The Bad Soldier

I'm not a religious person but there have been times I've prayed. One of those times was during a battery run in Korea. Our commander was a runner. She looooved to run. While I can see getting a charge off of leading one hundred (or about sixty once you account for those on duty or on profile) soldiers on a run, it is a different feeling when you are in formation with a restricted stride, and even worse if you're boxed in. All you see are heads and shoulders. You don't have a clear view of the road ahead. The commander does, though. I'm going off on a tangent here I know. Bear with me. Running ability feeds into the first impression some officers get from their soldiers. If the soldier hangs in there and finishes, he or she is deemed strong. That person has stamina and strength; they won't desert you in battle. They can tough it out. Then there's the other kind.

I was the other kind.

I was not and am not a runner. There is a bit of relief in me knowing that I will not have to run a two mile timed test EVER AGAIN IN MY LIFE if I don't choose to. I have said this is one of the list of things from being in the Army that I don't miss. In fact it is at the top of the list. One of the things I DO miss is being in great shape, but there's the rub. I will take a softer, rounder body in exchange for never having to run again. It's a fair trade.

I know my hate for running showed and I know my commander judged me on that. It doesn't matter how good I was at my actual job, the fact still remained that I sucked at running. Fine. But one day we started off on a long run and while I usually sucked at hanging in there, this time I quit for a legitimate reason.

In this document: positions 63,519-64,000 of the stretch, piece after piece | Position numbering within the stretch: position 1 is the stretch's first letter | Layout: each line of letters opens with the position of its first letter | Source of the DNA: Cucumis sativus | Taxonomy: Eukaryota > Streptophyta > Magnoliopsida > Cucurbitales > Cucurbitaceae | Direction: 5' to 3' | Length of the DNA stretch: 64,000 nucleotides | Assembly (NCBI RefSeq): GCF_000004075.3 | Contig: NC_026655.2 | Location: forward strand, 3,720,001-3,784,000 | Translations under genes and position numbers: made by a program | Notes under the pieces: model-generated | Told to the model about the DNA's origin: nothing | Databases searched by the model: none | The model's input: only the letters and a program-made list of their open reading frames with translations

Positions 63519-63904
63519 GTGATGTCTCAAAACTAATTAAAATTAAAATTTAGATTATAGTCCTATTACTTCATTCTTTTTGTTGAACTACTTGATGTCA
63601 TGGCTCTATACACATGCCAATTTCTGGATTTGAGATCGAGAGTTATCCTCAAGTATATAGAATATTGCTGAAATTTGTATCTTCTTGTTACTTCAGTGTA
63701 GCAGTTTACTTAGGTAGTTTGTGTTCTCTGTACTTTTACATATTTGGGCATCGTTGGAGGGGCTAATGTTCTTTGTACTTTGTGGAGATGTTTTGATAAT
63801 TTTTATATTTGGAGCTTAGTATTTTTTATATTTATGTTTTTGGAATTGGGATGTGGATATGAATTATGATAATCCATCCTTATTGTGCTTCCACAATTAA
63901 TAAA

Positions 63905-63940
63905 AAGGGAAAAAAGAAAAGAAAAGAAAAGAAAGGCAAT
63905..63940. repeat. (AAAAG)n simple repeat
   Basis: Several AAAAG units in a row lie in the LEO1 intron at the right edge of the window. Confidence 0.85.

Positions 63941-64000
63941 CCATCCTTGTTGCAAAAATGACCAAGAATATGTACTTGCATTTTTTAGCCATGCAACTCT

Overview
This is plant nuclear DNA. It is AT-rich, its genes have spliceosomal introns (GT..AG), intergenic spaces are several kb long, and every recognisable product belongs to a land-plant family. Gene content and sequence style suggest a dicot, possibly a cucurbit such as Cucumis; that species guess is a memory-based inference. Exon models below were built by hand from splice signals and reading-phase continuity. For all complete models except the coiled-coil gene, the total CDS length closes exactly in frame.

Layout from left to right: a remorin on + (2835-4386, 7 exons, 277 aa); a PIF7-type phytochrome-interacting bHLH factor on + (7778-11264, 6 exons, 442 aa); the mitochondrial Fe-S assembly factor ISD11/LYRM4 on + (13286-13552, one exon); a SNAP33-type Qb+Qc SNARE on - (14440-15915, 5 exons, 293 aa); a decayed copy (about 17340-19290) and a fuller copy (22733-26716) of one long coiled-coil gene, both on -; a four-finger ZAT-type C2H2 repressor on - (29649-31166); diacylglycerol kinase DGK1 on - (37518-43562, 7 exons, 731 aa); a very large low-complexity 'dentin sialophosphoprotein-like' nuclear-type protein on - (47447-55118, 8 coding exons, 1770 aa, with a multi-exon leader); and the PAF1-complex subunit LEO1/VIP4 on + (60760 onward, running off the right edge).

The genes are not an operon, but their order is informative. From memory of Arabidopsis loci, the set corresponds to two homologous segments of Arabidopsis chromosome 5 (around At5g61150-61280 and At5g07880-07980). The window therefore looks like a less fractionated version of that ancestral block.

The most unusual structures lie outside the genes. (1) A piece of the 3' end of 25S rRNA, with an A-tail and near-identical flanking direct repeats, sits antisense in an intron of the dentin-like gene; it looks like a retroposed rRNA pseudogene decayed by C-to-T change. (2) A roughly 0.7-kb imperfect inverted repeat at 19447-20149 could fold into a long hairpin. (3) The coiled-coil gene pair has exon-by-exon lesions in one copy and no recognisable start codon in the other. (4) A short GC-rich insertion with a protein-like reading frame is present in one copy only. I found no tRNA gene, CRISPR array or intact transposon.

I had to go.

You know exactly what I mean, I hope. I don't want to get into the sordid details. I HAD TO GO.

We hit the two mile point and there was a sudden twinge in my gastrointestinal tract. It's awful when it happens that way. Life is great, you feel perfectly fine and then--

--you don't. Suddenly you're in panic mode. If you're around a bathroom you consider a safe haven, then it's a minor diversion. If you've ventured to an unknown territory, it's an emergency.

Oddly enough, I remember looking over and seeing a weathered red porta potty just off of the road. But this was Korea. They didn't use the blue stuff in Korea. There was no telling how often that thing got emptied. It probably didn't even have toilet paper! My site had no plumbing and I was used to porta potties, but this was a unique case and I wasn't willing to take the risk on an unfamiliar latrine on the edge of a runway. This situation required a brick and mortar potty. I stopped, let the battery go on without me, made an about face and started off on my walk to the battalion headquarters. There was a gym there, and somewhere inside of that building was a flushing toilet.

I must have prayed the entire way back, in my head, mostly, though I may have said them under my breath in case God couldn't hear my thoughts.
Please God don't let me crap my pants.

Hey. Stop that laughing. Yeah I know, I know, you've got jokes. I was running when I got, well, the runs. Har har. You'd better hope you never find yourself in a similar situation.

It was two miles back and I picked up the pace as time ticked down and distance grew short. I was a clenching, praying time bomb. And what do you know, I made it to the gym.

I thanked God.

When I later explained (she asked) I had to GO, her answer was "Well why didn't you just use the porta potty?"

God forgives, but commanders are merciless.

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